A year ago today I stepped off the corporate merry-go-round and headed into the haven which is known as retirement. I think it’s safe to say I haven’t looked back. Nor, since you ask, have I been tempted to
clamber back onto the carousel. There is SO much else to do!
A year ago today we had a party at work – that’s how pleased everyone was to see the back
of me. I left the building with armfuls of cards, flowers and presents plus a blue bush, a gift from two colleagues who had heard the sad story of how I once had a beautiful blue bush which sadly didn’t survive being cut back by Mr B.
The new bush is about to burst into full bloom, a reminder of those thoughtful friends but also of just how much time has flown by since I planted it in its new home a year ago.
So, what have I done with my year – these twelve months which will never come back? Have I made best use of them, I ask myself?
Well, I have set up my own website. But then you knew that,
or you wouldn’t be reading the blog. I met a former colleague at a “do” a few weeks back and told him, proudly, how I’d set up www.retiringinstyle.net. His answer was a trifle sobering:
“Why?” he asked, puzzled. I couldn’t think of a satisfactory answer, off the top of my head apart from that it was fun and I wanted to see if I could do it. After all, I don’t make any money out of it - though I suppose I could if I
was prepared to accept freebies and write glowing accounts of how they have changed my life / made me feel young again / cured some unfortunate malady from which I have been suffering since birth. But, no, when I write about places I’ve visited,
restaurants I’ve eaten in, coffee shops I’ve frequented, I can promise you that they haven’t paid me to write about them. Or, even more particularly, paid me not to write about them.
Most people ask if I’ve been travelling. Unless I can count our lovely family holiday in Deepest Devon last August, the answer is a disappointing “no.” Disappointing to those who ask me, that
is, not to me. I’ve not felt a burning need to pack my cases and set off for foreign climes. “East, West, Home’s best” sums it up for me – though I’m not completely ruling out the occasional foray somewhere I’ve never
been before. I’ll let you know before I go.
The best, most life-enhancing thing about retirement is simply having time. More time with Mr B who provides
me with so much copy for the Daily Blog just by being himself. Time to welcome the Young People down whenever they want to come. No need to consult an appointments diary, or check how much leave I still have owing me – if My Boy or one of the Darling
Daughters rings up and says “will you be around if we come for a visit?” I just say “Yes, please!” Or if they need me, I can be there. In a trice. Sometimes, even before they have thought to ask...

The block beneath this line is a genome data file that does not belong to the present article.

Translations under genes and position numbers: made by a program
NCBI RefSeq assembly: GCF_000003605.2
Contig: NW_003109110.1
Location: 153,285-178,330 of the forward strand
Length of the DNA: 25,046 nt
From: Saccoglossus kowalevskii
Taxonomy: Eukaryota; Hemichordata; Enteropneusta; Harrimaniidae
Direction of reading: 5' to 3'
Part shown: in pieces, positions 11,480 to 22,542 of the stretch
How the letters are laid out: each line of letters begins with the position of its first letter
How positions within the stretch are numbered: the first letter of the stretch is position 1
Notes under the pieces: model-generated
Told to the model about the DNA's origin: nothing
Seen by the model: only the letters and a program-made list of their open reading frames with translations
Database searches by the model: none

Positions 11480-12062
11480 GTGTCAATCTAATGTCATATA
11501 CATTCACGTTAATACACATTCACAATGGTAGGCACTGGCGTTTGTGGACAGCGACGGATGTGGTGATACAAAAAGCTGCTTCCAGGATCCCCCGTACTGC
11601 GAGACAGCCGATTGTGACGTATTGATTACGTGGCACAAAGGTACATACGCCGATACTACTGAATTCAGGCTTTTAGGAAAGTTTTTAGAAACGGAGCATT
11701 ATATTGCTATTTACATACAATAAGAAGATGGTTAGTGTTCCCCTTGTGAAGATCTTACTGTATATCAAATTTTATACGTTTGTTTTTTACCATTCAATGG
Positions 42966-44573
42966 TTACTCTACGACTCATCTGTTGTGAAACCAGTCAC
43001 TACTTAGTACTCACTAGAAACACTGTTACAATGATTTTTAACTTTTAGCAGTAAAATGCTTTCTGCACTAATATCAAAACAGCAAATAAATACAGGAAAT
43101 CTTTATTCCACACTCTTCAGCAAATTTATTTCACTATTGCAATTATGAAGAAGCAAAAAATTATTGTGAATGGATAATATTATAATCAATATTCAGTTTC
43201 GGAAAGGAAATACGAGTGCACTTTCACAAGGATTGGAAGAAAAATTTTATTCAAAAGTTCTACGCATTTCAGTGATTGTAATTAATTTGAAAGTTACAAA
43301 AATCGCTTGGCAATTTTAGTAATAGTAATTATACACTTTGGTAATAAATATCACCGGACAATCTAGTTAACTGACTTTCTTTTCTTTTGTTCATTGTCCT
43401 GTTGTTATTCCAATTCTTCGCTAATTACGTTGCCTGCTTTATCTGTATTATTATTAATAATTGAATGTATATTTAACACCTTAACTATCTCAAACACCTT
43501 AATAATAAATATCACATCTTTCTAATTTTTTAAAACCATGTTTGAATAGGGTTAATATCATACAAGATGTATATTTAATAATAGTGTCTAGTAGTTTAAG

I have had time to learn new skills – with the help of The Redoubtable Muriel, our Choir Conductor, I am learning to sing properly. As in, sounding all my vowels and consonants so that people
listening can hear all the words. “Sixty scissors, sixty scissors,” she makes us sing. Followed by “Cuckoo clock, cuckoo clock”. I know, I know, we will never make it onto Britain’s Got Talent but we pronounce the words
of the Ascot Gavotte quite, quite beautifully.
I have learnt the basics of Short Mat Bowls with the help of a sterling little paperback book by the esteemed Ron
Hollingridge. I have bought all the kit so, if nothing else, I look the part. I have also improved my cribbage skills so much that Mr B concedes that I am now (just possibly) one of the better players in our Cribbage Group. This is praise indeed, coming from
Mr B, though he spoils it a bit by adding: “Of course you had a good teacher.” No prizes for guessing who that was.
I’ve joined the U3A (University
of the Third Age) and the Worthing Girls. I have become a Church Watcher, a Great War Project Volunteer, Assistant Secretary of the Bowls Club, the press officer for my grandchildren’s Youth Theatre Group, and a Summer Reading Challenge helper. “What
are you today?” My Boy is wont to ask me when he telephones me. Sometimes I have to think hard before I can answer.
This morning we went to the Tarring Market.
We sat in the sunshine, with a coffee and a scone, listening to the Silver Band play and enjoying that quintessentially British Village Fete atmosphere. While we were there, I met Rita from Choir, Miggy from the Girls, Sylvia from Short Mat, Anthony
from Church Watch and Peggy whom I help out with this and that.
Some say that your life contracts when you retire. Mine, I am very happy to say, just
seems to keep on expanding.